When the so-called Father of Microbiology, Antoni van Leeuwenhoek, first witnessed the microbes in a drop of water in which he had suspended some ground nutmeg in order to see, through a microscope which he had fashioned, what it was that gave the spice its flavour, he lacked the language to express what he saw. He resorted to the term "animalcules" to describe the tiny beasts swimming before his eyes. Van Leeuwenhoek, who had never attended university, knew neither Greek nor Latin. He was a draper by trade.

Fearing that he might sound like a madman if he used the language he was familiar with, he sought the advice of his close friend, the artist, Johannes Vermeer, who suggested that he draw what he saw and submit his observations to The Royal Society. He wrote his first letter on September 17, 1683.

Van Leeuwenhoek made observations on plaque taken from between his own teeth: "a little white matter, which is as thick as if 'twere batter." Leeuwenhoek reported how he: "... then most always saw, with great wonder, that in the said matter there were many very little living animalcules (little eels), very prettily a-moving. The biggest sort had a very strong and swift motion, and shot through the water (or spittle) like a pike does through the water. The second sort oft-times spun round like a top and these were far more in number."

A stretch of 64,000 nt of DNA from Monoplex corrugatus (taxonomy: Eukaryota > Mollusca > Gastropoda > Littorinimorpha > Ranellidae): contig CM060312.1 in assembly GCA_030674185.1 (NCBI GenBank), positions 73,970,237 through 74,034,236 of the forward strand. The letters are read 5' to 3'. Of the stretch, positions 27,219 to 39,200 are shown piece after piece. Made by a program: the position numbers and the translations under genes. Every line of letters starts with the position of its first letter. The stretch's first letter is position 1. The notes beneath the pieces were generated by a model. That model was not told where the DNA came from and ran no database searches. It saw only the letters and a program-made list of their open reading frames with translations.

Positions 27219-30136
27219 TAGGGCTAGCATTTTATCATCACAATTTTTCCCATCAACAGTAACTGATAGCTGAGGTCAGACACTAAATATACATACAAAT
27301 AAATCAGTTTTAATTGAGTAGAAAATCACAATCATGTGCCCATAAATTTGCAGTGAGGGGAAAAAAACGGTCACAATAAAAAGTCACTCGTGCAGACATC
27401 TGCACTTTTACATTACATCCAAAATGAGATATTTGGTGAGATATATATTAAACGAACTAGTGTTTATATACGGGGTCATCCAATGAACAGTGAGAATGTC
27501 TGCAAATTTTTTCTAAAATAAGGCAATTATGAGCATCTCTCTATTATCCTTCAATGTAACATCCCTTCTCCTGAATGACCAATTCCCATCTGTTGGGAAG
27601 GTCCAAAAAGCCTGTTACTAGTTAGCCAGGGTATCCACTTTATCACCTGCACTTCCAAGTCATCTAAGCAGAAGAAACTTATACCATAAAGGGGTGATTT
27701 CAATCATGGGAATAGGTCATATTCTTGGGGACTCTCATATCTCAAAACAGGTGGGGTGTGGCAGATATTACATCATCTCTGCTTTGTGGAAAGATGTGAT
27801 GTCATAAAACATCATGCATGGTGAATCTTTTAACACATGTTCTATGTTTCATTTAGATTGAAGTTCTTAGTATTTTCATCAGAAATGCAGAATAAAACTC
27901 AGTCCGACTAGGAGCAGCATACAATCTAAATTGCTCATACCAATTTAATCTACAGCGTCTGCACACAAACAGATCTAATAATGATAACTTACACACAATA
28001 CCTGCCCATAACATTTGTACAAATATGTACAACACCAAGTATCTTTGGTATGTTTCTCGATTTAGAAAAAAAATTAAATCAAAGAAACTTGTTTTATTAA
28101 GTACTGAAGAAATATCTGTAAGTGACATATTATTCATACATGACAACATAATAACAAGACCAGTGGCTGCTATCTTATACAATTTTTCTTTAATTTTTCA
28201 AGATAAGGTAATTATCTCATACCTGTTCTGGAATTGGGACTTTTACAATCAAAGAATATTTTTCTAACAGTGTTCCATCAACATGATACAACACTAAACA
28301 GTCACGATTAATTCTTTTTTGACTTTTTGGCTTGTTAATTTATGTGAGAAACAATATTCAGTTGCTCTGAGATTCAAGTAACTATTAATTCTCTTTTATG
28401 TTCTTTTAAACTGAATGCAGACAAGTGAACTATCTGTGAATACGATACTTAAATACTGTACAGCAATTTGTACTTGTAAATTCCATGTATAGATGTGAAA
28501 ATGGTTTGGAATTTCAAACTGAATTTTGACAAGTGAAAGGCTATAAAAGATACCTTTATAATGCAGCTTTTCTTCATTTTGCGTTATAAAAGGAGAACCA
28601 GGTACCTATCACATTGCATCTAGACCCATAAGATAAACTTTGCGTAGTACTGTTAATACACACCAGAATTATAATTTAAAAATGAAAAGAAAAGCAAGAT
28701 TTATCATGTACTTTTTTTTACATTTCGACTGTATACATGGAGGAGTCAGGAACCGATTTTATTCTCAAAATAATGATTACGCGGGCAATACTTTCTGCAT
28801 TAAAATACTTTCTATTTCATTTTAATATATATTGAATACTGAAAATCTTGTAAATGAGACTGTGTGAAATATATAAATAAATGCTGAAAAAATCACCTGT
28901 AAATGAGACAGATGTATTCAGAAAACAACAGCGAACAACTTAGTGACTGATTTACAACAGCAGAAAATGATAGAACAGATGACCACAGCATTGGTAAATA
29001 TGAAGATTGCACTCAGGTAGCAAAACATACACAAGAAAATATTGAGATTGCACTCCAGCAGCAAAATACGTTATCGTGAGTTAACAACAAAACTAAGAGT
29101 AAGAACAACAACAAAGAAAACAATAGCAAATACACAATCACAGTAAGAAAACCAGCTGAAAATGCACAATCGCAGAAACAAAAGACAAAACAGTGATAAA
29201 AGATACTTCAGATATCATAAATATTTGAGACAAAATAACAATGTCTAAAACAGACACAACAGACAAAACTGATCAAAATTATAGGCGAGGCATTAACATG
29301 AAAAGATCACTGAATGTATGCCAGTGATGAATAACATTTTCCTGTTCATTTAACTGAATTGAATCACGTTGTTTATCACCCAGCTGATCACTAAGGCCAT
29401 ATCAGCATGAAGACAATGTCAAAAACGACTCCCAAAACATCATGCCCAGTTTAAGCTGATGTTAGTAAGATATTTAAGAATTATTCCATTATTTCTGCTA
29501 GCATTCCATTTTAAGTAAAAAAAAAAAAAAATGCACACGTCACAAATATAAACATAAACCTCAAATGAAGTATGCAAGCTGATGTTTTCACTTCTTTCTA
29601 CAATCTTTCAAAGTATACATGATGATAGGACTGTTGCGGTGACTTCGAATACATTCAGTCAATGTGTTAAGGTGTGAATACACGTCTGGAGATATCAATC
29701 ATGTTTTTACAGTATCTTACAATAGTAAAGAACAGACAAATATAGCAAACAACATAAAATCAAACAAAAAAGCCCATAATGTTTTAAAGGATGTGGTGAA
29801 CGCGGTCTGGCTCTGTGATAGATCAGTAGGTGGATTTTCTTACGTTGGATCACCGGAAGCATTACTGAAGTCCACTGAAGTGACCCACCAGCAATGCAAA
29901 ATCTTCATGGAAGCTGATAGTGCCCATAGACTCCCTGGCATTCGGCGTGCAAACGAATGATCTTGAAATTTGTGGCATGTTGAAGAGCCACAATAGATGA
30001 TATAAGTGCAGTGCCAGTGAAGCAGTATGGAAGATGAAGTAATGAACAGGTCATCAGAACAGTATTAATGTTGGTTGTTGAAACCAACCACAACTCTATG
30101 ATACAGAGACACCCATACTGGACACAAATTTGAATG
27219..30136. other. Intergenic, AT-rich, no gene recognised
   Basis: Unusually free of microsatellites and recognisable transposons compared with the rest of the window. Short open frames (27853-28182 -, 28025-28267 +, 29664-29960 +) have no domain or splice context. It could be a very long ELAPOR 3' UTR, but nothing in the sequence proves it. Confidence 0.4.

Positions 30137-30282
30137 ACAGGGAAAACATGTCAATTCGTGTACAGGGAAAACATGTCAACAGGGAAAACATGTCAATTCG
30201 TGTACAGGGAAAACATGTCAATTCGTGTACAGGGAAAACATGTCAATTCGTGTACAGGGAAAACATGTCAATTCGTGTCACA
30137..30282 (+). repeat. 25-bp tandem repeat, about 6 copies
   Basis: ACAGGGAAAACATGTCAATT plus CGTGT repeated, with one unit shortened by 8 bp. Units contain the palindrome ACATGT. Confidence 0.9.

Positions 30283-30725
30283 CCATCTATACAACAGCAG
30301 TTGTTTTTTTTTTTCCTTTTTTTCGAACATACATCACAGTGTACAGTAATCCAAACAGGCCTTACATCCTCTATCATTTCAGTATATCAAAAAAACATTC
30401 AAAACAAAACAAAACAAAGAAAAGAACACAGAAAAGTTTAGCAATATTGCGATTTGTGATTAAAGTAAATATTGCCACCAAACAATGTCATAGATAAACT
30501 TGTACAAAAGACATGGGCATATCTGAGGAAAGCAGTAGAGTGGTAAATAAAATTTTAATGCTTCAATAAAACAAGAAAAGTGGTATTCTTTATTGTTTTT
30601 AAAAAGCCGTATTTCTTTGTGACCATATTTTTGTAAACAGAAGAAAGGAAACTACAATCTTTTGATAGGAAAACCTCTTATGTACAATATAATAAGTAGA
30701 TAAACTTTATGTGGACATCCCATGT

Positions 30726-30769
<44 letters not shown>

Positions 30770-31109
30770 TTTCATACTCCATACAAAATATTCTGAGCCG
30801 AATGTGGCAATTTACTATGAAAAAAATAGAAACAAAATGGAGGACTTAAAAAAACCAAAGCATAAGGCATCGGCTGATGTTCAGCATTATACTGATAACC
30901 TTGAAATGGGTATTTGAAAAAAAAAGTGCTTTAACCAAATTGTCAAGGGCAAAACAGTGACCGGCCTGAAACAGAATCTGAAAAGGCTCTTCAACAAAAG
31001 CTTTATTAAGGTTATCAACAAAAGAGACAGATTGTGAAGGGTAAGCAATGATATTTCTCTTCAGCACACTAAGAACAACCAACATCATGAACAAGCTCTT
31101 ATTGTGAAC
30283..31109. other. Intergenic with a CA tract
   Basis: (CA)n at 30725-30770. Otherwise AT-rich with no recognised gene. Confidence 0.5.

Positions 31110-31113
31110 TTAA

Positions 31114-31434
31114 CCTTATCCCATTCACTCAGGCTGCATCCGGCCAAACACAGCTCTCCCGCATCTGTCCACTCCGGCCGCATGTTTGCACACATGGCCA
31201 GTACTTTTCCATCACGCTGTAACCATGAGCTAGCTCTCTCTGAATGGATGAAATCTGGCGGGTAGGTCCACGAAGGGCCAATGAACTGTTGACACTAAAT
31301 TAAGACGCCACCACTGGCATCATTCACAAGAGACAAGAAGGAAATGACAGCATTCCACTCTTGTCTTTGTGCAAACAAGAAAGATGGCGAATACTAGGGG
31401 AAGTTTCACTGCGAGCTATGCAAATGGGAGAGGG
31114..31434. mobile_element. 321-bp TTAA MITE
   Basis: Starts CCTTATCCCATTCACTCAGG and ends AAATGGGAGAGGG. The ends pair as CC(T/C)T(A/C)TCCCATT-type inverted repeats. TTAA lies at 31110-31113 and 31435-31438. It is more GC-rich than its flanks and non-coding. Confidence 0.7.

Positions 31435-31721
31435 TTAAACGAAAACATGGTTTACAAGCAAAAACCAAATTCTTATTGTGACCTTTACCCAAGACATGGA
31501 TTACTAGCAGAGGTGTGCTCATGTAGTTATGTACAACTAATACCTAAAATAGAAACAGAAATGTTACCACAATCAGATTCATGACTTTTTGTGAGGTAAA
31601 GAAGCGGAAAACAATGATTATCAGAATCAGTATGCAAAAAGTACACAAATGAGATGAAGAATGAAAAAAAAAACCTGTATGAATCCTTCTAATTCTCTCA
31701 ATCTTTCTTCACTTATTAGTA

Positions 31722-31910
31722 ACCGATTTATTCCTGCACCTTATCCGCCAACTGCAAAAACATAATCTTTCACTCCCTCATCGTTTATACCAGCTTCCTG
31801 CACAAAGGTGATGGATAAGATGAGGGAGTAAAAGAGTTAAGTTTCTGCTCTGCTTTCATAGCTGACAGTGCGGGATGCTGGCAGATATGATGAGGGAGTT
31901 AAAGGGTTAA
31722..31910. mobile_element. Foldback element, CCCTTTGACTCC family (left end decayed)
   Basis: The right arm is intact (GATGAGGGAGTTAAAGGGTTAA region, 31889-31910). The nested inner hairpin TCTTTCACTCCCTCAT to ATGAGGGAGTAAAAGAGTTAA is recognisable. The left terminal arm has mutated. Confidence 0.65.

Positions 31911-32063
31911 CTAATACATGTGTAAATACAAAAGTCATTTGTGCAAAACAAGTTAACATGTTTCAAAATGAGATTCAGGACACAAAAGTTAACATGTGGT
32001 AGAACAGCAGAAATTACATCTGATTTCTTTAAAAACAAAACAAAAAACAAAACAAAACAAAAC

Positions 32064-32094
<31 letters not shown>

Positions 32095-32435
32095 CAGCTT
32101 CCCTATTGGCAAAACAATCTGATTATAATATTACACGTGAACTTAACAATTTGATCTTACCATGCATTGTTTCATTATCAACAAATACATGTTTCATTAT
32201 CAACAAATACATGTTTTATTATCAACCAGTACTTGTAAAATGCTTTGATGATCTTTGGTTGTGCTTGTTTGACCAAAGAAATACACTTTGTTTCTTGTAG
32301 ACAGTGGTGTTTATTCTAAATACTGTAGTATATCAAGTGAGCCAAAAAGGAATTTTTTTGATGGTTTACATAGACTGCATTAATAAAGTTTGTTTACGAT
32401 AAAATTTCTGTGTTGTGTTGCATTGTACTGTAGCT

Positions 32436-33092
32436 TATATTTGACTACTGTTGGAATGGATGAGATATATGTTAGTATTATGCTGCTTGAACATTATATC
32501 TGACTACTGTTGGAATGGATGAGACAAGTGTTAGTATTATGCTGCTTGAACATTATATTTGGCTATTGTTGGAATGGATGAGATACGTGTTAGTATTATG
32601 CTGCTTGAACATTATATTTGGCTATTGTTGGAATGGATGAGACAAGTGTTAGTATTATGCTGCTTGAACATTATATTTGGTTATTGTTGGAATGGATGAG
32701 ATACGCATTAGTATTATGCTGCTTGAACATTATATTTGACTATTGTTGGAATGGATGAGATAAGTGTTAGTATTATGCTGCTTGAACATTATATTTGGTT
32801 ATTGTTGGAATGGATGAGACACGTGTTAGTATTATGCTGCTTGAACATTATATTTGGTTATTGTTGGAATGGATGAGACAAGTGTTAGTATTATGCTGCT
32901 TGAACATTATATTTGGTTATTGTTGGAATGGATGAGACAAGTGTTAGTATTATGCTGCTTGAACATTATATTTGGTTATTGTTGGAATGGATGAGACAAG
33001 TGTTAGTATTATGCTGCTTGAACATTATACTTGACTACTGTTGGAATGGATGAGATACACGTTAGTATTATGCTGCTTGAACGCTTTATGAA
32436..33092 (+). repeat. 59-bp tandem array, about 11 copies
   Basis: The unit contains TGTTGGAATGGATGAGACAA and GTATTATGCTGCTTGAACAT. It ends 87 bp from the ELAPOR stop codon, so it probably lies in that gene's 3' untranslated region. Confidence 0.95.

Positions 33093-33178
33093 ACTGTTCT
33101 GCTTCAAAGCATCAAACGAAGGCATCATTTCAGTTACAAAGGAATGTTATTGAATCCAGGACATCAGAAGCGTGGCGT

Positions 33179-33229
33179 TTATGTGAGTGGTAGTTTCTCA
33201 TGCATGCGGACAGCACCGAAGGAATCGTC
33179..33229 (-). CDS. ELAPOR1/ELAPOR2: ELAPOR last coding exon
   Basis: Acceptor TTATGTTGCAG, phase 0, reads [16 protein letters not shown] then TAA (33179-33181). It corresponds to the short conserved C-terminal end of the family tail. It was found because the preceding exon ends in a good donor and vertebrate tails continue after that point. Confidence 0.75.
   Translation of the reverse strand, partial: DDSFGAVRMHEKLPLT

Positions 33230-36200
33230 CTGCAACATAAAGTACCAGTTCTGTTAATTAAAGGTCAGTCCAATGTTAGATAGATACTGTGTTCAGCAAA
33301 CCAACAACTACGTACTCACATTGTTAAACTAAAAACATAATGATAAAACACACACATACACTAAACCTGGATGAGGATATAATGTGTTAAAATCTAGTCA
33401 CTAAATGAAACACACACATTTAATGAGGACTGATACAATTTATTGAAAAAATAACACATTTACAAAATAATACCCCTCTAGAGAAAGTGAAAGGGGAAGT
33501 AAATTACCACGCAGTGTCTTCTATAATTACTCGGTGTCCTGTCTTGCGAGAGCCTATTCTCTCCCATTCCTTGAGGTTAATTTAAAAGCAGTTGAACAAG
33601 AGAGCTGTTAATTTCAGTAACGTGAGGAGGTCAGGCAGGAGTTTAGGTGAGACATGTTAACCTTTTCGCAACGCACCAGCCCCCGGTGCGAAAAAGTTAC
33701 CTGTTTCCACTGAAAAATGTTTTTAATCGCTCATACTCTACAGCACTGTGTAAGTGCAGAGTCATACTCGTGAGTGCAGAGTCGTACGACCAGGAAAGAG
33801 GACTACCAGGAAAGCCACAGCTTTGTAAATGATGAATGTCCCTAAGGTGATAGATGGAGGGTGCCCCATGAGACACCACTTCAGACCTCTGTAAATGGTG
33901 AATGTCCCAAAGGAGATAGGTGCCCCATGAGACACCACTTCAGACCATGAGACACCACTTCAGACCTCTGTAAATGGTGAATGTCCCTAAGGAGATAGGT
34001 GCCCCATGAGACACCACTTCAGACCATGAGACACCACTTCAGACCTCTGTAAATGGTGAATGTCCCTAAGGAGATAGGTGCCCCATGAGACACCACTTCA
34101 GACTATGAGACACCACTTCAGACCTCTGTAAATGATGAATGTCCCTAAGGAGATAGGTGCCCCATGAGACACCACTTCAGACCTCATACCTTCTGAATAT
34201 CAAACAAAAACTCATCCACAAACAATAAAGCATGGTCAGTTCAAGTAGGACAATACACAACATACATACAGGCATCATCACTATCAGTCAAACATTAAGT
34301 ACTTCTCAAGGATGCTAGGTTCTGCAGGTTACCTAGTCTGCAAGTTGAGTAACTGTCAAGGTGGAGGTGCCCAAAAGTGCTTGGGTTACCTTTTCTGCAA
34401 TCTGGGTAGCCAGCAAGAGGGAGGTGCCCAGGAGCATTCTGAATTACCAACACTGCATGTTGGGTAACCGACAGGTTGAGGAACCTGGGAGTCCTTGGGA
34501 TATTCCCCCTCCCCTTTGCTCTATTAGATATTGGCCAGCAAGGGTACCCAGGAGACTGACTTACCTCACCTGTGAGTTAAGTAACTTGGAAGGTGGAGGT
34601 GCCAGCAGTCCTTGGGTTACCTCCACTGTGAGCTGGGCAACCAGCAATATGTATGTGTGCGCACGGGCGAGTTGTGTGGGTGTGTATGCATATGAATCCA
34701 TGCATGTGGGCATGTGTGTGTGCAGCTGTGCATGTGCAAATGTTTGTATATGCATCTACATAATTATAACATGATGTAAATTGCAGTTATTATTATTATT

Illustration: The Geographer by Johannes Vermeer, 1668-69. It has been suggested that Van Leeuwenhoek is the man portrayed in the painting. Van Leeuwenhoek and Vermeer were born within days of one another and always lived in close proximity in their native Delft. Art historians have long debated whether Vermeer used camera obscura, a technique which may have been introduced to him by Van Leeuwenhoek, to create his intimate and extremely detailed portraits.

Watch Tim's Vermeer, a documentary film about inventor Tim Jenison's efforts to duplicate the painting techniques of Johannes Vermeer, to test his theory that Vermeer painted with the help of optical devices.